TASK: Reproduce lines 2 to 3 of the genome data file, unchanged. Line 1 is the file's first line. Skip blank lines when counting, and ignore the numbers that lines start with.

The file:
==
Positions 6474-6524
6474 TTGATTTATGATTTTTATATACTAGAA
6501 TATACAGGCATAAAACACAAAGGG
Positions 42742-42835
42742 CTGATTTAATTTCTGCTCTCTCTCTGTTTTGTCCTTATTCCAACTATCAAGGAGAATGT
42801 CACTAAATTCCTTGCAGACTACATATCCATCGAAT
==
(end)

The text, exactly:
6474 TTGATTTATGATTTTTATATACTAGAA
6501 TATACAGGCATAAAACACAAAGGG